Dec 4, 2018 - According to the mineral analysis of nectar ion composition, concentration of K+ is the highest, following by Na+. Some levels of Ca2+ and Mg2+ have been also detected. According to [61], potassium and sodium chloride deter honey bees.

Just to add to the confusion, but I will go with Iddee.

Offline Acebird

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Re: I need a method, your idea to provide salt to bees?
« Reply #18 on: May 21, 2020, 08:48:18 am »
The bees need water and preferably not man provided.  You only need to provide water for them if you live in a desert.  At the present time I have holes or gaps in the screening of my lanaui where I get all kinds of bugs in the pool, but not honeybees.  I suspect that is because in FL they have better choices.
Van I would suggest you raise any other animal near by your bees.  Caring for them will provide anything the bees need that they don't have.
Brian Cardinal
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Offline Ben Framed

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Re: I need a method, your idea to provide salt to bees?
« Reply #19 on: May 21, 2020, 09:14:01 am »
Quoting Bee Safe
Bee Health Consulting for Agriculture in veterinary Medicine

SALT PREFERENCES IN SUMMER AND AUTUMN

The researchers offered different minerals in a feeding experiment and compared if foragers preferred their solutions to deionised water. They studied this for several minerals (sodium, calcium, potassium, magnesium, phosphorus and nitrogen). For the effect of the season, they did the experiments in summer (July/August) and autumn (September/October). Interestingly, the water volume the bees collected did not depend on the season. Honey bees use water also for thermoregulation; therefore, requiring more water in the warmest months would have seemed reasonable. However, the preferrences for certain minerals did depend on the season.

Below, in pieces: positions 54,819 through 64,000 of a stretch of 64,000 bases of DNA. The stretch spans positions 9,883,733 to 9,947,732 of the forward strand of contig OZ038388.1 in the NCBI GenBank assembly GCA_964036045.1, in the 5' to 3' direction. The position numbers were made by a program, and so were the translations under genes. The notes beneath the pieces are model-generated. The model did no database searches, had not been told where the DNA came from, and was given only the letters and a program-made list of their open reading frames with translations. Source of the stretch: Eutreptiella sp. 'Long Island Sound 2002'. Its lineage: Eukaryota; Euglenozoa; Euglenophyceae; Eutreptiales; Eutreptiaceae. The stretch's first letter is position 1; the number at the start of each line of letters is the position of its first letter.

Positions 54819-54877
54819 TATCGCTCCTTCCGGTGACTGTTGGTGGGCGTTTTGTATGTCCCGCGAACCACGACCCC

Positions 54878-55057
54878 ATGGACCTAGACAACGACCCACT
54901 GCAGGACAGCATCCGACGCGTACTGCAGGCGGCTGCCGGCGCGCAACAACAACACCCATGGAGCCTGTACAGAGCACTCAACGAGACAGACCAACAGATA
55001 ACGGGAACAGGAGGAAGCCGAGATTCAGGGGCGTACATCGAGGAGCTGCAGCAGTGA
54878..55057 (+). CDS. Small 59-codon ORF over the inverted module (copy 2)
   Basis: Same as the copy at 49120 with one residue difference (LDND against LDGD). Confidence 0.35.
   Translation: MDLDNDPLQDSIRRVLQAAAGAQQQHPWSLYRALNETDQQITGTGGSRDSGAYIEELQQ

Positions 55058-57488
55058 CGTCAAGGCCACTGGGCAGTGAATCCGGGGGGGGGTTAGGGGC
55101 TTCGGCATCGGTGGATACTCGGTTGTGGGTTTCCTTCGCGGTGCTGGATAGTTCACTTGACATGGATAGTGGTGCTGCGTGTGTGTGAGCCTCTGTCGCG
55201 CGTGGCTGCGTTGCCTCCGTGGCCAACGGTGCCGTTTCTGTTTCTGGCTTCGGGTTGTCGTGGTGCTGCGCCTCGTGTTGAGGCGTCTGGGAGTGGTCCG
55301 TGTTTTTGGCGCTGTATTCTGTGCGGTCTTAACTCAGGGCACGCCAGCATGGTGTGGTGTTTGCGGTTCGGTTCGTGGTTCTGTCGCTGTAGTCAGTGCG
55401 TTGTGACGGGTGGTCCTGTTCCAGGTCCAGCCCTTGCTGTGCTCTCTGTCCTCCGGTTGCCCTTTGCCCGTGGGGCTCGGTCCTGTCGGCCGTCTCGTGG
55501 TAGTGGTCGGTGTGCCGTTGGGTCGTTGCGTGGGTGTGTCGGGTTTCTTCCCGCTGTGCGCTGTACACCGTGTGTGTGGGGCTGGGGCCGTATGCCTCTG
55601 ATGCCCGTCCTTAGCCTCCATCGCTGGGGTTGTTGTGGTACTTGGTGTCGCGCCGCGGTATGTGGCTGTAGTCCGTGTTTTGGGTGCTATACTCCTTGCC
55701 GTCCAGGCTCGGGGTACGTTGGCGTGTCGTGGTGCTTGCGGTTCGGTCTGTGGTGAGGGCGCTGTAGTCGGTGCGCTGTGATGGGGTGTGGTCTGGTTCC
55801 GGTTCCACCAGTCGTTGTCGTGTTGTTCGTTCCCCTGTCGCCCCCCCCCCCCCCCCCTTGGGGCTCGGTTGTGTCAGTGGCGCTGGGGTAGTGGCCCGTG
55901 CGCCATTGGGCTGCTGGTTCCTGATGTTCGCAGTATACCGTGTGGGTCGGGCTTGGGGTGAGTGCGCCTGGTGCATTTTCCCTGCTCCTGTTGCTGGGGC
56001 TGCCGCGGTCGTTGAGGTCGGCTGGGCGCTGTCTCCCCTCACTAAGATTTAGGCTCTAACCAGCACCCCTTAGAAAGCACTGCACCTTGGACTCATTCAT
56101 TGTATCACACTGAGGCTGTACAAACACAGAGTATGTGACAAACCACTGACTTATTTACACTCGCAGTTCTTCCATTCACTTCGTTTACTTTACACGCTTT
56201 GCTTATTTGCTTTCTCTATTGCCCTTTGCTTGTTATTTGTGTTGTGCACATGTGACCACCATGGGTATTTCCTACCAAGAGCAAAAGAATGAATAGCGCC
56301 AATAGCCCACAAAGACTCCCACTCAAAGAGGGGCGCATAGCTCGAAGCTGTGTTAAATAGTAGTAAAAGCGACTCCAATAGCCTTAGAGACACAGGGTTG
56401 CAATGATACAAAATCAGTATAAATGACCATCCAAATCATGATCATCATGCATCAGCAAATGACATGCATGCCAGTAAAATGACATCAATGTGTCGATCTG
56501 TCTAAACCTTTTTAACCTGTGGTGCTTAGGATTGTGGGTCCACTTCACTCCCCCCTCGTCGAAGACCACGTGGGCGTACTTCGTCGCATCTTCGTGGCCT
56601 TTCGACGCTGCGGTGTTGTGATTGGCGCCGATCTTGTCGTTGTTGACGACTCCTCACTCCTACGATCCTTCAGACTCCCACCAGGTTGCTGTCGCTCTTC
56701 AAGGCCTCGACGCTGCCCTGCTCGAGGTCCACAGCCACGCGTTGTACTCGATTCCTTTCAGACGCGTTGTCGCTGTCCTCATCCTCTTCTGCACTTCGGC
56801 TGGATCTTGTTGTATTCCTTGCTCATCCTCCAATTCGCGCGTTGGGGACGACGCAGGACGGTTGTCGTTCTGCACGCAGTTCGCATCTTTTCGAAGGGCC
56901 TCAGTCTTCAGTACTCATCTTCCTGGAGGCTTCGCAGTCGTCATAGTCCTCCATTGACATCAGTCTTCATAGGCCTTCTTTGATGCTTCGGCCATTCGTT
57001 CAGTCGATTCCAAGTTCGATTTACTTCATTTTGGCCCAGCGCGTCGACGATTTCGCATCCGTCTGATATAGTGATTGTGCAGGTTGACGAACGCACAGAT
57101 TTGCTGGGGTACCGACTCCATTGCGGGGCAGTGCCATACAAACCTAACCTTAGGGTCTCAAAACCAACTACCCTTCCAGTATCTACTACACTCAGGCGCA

Honey bee foragers preferred sodium (offered as NaCl, table salt) over deionised water independent of the season. The authors of the study explain this by the fact that above-ground parts of plants (i. e. also pollen) have very low contents. Therefore, the workers have to collect this micronutrients from other sources. This was the first confirmation for adaptive foraging, but it became even more interesting.

Preuss already in 1900 stated the preference for water enriched with table salt (i. e. sodium) compared to pure water. I do not have this last publication, but Kiechle cited him. Therefore, be careful in stating you are the first or second to examine something. You may just not know the publications because they are old or in another language.


References cited but not linked:

Goatley, J.L., Lewis, R.W. (1966) Composition of guttation fluid from rye, wheat and barley seedlings, Plant Physiology 41: 373-375

Kiechle, H. (1961) Die soziale Regulation der Wassersammelt?tigkeit im Bienenstaat und deren physiologische Grundlage. Zeitschrift f?r vergleichende Physiologie 45: 154-192